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Advocacy - LPC and Becoming a Trainee Solicitor

598 words (2 pages) Advocacy Help Guide

5th May 2020 Advocacy Help Guide Reference this In-house law team

Jurisdiction(s): UK Law

Advocacy; the LPC and Becoming a Trainee

The Solicitors Regulation Authority, which regulates solicitors in England and Wales and governs and sets the standard for Legal Practice Course Providers, states that advocacy and litigation is compulsory part of the Legal Practice Course. Advocacy skills are therefore assessed in the context of civil and/or criminal litigation. The Solicitors Regulation Authority lays down the requirements for advocacy in the Legal Practice Course and they expect students to formulate coherent submissions based upon fact, general principles and legal authority in a structured, concise and persuasive manner. Preparation is crucial and the student needs to understand the importance of it. The Solicitors Regulation Authority states that for the purposes of advocacy students need to do the following:-

  1. Identify the client’s objectives
  2. Bear in mind client care and professional conduct issues in preparing and presenting the case
  3. Identify and analyse the factual material
  4. Identify the legal context in which the factual issues arise
  5. Apply the law to the facts
  6. Identify the strengths and weaknesses of the case from each party’s perspective.
  7. Present the case effectively.
  8. Outline the facts in simply narrative form
  9. Prepare the legal framework for the case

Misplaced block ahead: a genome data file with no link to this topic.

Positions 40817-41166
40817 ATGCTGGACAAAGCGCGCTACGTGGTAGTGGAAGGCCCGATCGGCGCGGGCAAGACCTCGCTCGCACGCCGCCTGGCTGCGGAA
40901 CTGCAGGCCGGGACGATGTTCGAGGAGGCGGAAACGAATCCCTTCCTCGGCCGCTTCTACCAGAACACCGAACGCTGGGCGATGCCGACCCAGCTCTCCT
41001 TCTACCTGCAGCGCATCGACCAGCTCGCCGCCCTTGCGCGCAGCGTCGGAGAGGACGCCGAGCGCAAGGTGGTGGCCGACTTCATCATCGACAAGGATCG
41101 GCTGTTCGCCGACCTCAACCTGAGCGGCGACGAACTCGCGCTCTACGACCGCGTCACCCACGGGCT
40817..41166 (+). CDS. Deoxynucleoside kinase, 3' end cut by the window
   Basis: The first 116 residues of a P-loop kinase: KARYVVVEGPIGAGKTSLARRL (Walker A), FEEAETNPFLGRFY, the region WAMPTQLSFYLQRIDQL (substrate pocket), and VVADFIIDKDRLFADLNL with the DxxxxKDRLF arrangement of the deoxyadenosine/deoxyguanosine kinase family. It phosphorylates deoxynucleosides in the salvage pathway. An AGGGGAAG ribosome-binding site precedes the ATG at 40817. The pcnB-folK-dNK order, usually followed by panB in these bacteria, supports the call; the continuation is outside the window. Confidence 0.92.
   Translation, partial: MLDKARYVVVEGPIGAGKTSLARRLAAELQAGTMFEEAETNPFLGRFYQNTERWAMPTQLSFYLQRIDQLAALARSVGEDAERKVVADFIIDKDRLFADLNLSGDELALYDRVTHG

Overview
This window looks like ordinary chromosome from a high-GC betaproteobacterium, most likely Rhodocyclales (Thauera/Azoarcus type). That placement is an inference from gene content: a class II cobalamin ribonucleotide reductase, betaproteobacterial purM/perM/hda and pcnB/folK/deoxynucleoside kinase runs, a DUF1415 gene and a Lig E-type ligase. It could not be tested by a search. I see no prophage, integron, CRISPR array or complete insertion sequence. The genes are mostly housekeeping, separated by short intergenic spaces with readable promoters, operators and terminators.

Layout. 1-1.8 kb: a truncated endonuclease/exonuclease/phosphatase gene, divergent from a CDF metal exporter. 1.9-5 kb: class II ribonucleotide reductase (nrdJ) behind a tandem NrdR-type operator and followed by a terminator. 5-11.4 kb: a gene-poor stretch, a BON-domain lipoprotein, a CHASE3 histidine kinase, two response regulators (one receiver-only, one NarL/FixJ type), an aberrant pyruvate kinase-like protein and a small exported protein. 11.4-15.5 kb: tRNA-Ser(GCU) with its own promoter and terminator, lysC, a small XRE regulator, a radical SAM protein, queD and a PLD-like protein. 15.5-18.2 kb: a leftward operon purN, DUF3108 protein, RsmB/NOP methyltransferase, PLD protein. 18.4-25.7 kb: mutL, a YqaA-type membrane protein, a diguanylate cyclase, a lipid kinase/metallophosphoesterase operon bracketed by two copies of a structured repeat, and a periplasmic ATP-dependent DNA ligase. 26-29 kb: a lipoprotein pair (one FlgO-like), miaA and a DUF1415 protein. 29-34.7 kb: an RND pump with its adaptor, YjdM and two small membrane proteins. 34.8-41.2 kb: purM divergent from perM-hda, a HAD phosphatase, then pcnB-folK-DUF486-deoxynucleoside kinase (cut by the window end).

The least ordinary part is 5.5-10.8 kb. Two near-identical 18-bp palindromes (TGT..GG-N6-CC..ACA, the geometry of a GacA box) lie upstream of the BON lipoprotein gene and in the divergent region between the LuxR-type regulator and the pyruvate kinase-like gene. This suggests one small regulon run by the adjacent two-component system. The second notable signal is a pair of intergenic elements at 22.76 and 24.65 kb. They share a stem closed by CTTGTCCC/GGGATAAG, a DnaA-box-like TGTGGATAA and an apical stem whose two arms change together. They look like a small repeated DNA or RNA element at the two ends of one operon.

10. Prepare the submission as a series of propositions based on the evidence.
  11. Identify, analyse and assess the communication skills and techniques used by other advocates.
  12. Demonstrate an understanding of the ethics, etiquette and conventions of advocacy.

The above 12 points are skills that the student should acquire in order to be a competent and confident advocate. The Legal Practice Course will introduce the student to the general principles of advocacy. Advocacy is taught through role-play and simulation through the subjects of civil litigation and criminal litigation. For example, the student may have to conduct an application for an interim payment or summary judgment in the context of civil litigation and be able to represent either the claimant or defendant. In the context of criminal law, the student may, by way of illustration, have to act for either the defence or prosecution in an application for bail, a sentencing hearing etc.

Following the Legal Practice Course and during the training contract the student will attend a Professional Skills Course. On the Professional Skills Course you will further develop your knowledge and skills of advocacy. During your training contract you should gain experience in preparing a case, conducting and presenting a case. Your advocacy skills will undoubtedly improve and develop in time.

Solicitors’ Rights of Audience

Under section 36 of the Access to Justice Act 2000 solicitors share with barristers a right of audience before every court. However, in relation to solicitors they are not able to appear as an advocate in higher courts unless they have satisfied the requirements of the Law Society’s qualification regime in relation to higher rights of audience. Solicitors can apply for higher courts qualifications and to do this they must pass written and practical examinations. Solicitors have automatic rights of audience in the Magistrates Court and County Court. In other courts such as the Crown Court and The High Court solicitors have limited rights of audience, although their rights of audience can be extended, as indicated above.

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